Wednesday, May 13, 2015

Thursday Movie Picks: Foreign Language Movies - German


I am a bit lacking in my German cinema, this week's category on Wandering through the Shelves' Thursday Movie Picks Meme. I really just haven't seen that many. To the point where the films listed below are pretty much the only German-made movies I've seen. There are a few more but these are the biggies.

For my picks this week, I went with three films that I've watched very recently. All three quite dynamic. All three beautifully made. All three true depictions of the talent to be found in Germany.


Here are my Thursday Movie Picks:

Fitzcarraldo (Werner Herzog, 1982)


Maniacal.

Director Werner Herzog and his crazy actor frenemy Klaus Kinski team up again after the brilliant Aguirre, the Wrath of God (1972), among others, for another trip down a South American river. This time in Peru, where an Irish opera aficionado needs to get at some rubber in the jungle in order to finance his passion project. That shot above: NOT a special effect. Herzog literally had men dragging a full size steamer over a mountain. Enough said. 

Nowhere in Africa (Caroline Link, 2001)


Gorgeous.

A German Jewish man and his wife fleat the Nazis and their home to a farm in Kenya with a pre-teen daughter. The heart of the story is in the parallels between daughter's coming-of-age and her mother's various attempts to cope with her new life over the years. It's not perfect as a whole but it certainly has its moments, and it is one of the most beautifully shot movies I've ever seen.

The Lives of Others (Florian Hinckel von Donnersmarck, 2006)


Mesmerizing.

Early 1980s. East Berlin. A dedicated and well-respected Stasi interrogator and surveillance expert finds himself conflicted when given the task of spying on a famous playwright and his actress girlfriend. This is a masterpiece. One of the most satisfying experiences I've ever had. 

Honorable Mention

The Tin Drum (Volker Schlondörff, 1979)


Bizarre.

Based on the novel by Nobel Prize winner Günter Grass (which I HAD TO read for an upper division European Lit course in college), this Palm d'Or and Oscar winner tells the story of a boy named Oskar, his sordid family history, and his will to stay small forever as the Nazis rage through Eastern Europe. The movie doesn't work nearly as well as the book, but it gained some attention for being banned in several places in the U.S. and Canada due to its unapologetic adherence to the challenging sexual situations in its source material. 

12 comments:

  1. For me Lives of Other is my favourite German film. So moving. I picked it a few months ago so I decided against picking it again.

    I actually plan to watch Fitzcarraldo this weekend.

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    1. Yes! Everything I've seen from Herzog is great. Let me know what you think.

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  2. I also have Nowhere in Africa and The Lives of Others on my list. Those films are excellent. I haven't seen your first pick.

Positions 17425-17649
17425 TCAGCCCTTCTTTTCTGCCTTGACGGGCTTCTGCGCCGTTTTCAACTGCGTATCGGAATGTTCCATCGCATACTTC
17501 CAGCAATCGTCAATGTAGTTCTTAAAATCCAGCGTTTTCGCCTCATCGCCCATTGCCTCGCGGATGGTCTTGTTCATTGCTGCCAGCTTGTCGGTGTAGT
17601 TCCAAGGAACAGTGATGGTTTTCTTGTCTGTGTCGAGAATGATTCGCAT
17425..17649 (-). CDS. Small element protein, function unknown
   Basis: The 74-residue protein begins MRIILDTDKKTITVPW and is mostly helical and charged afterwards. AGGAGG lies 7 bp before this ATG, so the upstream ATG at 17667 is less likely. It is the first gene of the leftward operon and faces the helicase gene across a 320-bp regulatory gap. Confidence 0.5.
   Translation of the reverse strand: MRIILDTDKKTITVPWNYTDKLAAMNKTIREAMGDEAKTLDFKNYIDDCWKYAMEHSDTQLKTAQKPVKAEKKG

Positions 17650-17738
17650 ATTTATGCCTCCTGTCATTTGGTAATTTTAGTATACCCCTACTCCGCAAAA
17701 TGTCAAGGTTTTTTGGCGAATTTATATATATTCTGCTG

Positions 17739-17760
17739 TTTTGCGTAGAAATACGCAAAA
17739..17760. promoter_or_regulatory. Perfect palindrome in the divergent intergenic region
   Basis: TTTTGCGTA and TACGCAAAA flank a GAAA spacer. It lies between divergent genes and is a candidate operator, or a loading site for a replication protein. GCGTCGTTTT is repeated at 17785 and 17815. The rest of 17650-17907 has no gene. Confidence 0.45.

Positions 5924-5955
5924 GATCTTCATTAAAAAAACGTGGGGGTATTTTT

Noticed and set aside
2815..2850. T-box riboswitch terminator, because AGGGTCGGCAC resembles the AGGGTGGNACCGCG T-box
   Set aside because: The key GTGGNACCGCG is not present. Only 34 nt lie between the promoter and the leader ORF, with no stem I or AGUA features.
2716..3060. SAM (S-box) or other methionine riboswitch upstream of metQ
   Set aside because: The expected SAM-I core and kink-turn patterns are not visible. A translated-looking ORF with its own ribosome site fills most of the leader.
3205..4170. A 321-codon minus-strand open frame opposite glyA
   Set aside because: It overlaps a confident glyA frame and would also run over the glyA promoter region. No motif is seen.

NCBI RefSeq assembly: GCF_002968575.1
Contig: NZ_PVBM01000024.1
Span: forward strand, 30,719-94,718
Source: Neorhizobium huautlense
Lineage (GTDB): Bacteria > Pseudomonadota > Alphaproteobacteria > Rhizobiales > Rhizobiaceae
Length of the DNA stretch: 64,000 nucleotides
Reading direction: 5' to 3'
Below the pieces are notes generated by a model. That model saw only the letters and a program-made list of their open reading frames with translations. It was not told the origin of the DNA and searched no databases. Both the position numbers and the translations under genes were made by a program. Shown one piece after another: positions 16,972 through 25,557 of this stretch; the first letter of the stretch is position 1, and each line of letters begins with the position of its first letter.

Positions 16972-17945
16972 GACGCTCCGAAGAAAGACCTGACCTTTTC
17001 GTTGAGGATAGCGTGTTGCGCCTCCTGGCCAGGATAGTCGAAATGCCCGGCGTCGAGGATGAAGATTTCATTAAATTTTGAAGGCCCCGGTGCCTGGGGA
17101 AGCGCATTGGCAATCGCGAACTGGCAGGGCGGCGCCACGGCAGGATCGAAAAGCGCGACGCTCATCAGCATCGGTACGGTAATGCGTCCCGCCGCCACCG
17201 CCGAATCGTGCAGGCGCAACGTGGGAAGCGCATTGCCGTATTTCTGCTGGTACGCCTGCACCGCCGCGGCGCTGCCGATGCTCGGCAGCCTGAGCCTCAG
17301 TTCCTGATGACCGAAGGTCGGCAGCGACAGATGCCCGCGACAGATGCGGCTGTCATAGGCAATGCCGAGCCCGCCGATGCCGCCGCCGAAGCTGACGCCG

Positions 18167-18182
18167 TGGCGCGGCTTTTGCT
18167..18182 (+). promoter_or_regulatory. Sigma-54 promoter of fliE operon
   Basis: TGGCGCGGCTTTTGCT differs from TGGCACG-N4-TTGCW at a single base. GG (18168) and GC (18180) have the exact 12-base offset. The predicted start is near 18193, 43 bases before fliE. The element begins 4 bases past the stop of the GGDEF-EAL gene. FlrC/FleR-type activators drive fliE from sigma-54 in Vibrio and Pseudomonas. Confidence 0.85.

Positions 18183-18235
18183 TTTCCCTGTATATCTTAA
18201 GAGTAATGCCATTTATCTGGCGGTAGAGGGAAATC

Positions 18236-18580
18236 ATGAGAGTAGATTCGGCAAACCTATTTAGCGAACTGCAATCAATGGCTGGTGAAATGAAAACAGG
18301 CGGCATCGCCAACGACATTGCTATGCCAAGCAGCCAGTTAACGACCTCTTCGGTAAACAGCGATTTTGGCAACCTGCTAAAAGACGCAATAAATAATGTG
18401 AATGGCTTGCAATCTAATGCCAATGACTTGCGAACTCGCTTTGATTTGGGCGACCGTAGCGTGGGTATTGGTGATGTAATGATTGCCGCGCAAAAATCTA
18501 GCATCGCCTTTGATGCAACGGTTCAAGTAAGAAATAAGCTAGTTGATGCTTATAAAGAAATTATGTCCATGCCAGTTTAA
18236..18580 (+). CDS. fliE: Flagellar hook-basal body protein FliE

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    1. I would definitely recommend seeing both of the Herzog films I mentioned. His stuff is also really interesting to read about. His methods are unlike any other filmmaker.

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  3. I haven't seen any of these, I came close with The Tin Drum-I rented it and the disc was cracked and haven't had a chance to catch up with it again. Fitzcarraldo is one I've heard of and want to see. The Lives of Others looks like the title of the week, I'll have to check it out.

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    1. The Lives of Others is one of those universally loved movies. One that proves that American audiences can be totally taken with a foreign language film. Get on it! The Tin Drum is an odd piece of work. The novel is one of the toughest things I've ever dealt with. I recommend "trying" to read the novel first. Fitzcarraldo is just a crazy piece of cinema. Unreal!

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  4. Haven't seen any of these. I really want to see Nowhere in Africa after the 4 Ways a Best Picture roundtable discussion about it. Such an interesting story!

    I tried to read The Tin Drum once. Couldn't get even a third of the way through it.

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    1. It's not the best of the 4 Ways films, but it is astoundingly beautiful to look at. Definitely give it a shot.

      Yeah. As I said, I sort of had to read it. Probably the most challenging book I've ever read. Weird and dark as hell. Oddly funny as well.

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  5. Seems like we all picked TLoO this week. There's good reason for that. It's excellent. Meh on NiA. Need to see Fitzcarraldo. I've read a little about how that was filmed. Wow.

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    1. It's a great one, man. So great! I was lukewarm on NiA as well, but I have to recommend it if for the cinematography alone. Fitzcarraldo and Aguirre, the Wrath of God are both musts from Herzog. So great!

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  6. I just saw The Tin Drum a few months ago...and bizarre is right. Like, I kind of loved it and yet...WTF! I now feel quite compelled to read the book.

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    1. It's a tough read, but we had some great discussions about it in the course I took. It really is some twisted, dark satire. And it's an interesting take on a region of Germany that had a different sort of experience with The War. I may read it again one day. I think the book wins here.

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